"Educational failure puts the United States' future economic prosperity, global position, and physical safety at risk," warn CFR Task Force chairs Joel I. Klein, former head of New York City public schools, and Condoleezza Rice, former U.S. secretary of state.
CFR's Renewing America Initiative convened a Task Force of more than thirty prominent education experts, national security authorities, and corporate leaders to report on the education system in this country. The report notes that while the United States invests more in K-12 public education than many other developed countries, its students are ill-equipped to compete with their global peers. The Task Force finds that the lack of preparedness poses threats on multiple national security fronts.
How to Stay Competitive Amid the Manufacturing Decline
Spotlight on North Carolina
No state was struck harder by the loss of manufacturing employment than North Carolina. While some parts of the state were able to shift into more competitive sectors, others have been unable to rebound. The reasons why, and their connection to policy, argues Roland Stephen in this CFR Working Paper, offer important lessons for regions across the United States grappling with how to respond to this new era of growing international competition. Download the Report »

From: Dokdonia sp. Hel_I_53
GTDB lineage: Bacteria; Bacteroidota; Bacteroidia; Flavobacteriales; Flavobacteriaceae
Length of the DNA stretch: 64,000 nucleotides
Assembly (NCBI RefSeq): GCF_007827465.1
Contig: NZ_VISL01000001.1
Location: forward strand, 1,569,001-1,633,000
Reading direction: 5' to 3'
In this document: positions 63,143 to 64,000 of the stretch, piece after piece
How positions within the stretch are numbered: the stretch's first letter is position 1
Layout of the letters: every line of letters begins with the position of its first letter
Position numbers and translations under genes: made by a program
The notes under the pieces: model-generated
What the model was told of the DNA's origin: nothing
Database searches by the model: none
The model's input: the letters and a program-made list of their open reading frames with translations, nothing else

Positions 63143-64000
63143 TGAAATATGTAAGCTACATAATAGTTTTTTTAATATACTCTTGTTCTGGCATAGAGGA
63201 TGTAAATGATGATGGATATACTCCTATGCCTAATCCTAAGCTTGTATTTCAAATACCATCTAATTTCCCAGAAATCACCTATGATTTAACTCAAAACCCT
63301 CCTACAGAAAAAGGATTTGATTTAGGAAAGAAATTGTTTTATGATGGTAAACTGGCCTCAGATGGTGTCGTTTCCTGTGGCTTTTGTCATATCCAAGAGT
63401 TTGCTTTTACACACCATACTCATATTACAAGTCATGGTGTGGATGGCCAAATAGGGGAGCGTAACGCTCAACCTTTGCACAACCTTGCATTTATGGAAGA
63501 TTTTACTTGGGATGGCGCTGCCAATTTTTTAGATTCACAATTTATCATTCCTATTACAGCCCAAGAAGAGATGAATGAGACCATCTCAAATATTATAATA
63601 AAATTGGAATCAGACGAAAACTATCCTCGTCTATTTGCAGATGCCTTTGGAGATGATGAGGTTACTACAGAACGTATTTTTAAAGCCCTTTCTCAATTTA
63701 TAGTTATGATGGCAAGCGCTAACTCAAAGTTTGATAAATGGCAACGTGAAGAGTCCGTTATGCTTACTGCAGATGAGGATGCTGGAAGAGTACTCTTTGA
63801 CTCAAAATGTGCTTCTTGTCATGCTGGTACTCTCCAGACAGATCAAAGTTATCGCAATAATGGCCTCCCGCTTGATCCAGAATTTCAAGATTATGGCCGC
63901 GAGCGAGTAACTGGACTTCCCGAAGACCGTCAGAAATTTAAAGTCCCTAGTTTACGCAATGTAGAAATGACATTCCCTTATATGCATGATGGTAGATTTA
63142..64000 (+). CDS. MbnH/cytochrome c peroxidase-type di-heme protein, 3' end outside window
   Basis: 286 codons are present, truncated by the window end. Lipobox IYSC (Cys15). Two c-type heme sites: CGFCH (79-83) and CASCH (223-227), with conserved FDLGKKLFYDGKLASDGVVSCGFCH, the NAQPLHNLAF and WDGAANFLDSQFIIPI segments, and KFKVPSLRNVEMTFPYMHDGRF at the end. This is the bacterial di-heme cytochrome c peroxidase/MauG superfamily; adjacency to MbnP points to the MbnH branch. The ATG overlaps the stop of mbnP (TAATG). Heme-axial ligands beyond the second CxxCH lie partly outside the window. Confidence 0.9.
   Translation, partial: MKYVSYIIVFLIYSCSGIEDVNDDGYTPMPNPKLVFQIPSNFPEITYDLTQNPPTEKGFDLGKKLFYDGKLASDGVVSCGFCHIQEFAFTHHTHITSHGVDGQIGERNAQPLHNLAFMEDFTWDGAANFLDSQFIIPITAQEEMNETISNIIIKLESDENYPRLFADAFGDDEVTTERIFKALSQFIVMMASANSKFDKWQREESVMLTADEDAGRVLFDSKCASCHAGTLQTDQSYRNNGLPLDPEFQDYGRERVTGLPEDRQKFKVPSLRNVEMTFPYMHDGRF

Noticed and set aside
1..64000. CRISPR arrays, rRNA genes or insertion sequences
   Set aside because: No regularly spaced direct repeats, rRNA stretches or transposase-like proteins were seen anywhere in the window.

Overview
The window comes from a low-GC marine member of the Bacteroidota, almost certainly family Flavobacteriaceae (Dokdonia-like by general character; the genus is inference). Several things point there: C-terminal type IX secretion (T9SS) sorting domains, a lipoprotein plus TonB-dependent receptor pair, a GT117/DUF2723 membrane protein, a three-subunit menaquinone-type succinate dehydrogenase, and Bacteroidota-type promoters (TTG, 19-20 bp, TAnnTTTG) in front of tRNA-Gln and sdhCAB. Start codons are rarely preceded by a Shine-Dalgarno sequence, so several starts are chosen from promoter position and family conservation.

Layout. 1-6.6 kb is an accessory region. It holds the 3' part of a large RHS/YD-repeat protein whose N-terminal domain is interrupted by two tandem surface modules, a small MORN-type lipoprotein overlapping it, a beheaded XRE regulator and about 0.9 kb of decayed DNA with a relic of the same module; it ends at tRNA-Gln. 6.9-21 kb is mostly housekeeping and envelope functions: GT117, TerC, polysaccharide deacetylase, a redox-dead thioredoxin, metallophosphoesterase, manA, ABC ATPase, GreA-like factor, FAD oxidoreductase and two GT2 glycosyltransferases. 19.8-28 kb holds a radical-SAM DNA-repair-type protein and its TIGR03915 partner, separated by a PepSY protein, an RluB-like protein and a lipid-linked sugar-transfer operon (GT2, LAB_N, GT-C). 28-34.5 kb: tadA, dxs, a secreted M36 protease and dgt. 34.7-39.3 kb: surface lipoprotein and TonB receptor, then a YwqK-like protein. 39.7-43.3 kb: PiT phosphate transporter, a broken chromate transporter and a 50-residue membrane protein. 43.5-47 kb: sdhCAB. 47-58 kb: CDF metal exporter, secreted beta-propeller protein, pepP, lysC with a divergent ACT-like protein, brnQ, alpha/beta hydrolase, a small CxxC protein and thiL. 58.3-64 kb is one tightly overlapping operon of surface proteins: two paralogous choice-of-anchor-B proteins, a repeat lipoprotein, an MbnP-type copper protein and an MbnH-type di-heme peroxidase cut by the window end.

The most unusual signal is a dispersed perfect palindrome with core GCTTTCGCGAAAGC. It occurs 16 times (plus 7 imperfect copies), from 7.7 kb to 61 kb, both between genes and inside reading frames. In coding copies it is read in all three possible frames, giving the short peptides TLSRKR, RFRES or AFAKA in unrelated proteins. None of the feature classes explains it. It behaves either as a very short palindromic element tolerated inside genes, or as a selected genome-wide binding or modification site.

In his blog, CFR's Michael Levi weighs the pros and cons of withdrawing crude oil from the United States' Strategic Petroleum Reserve (SPR). Levi sees value in tapping into the reserve, but admits that this strategy could backfire. Either way, he argues that the U.S. government needs to fully commit to the route it choses. Join the Conversation »
This CFR Expert Roundup asks representatives from CFR, Morgan Stanley, Brookings Institution, Peterson Institute for International Economics, Carnegie Endowment for International Peace, and NYU Stern School of Business to identify the most significant economic trends of 2012. Follow the Experts >>Follow the Experts »
Scroll through CFR's latest Issue Tracker to review the energy platforms of the presidential candidates. The issue of cost and availability of energy resources has heated up during the campaign as voters contend with rising gasoline prices. President Barack Obama and Republican candidates affirm that increasing energy independence is critical to national security. However, they disagree on environmental and regulatory policy and on which energy sectors should be favored. Track the Issue »
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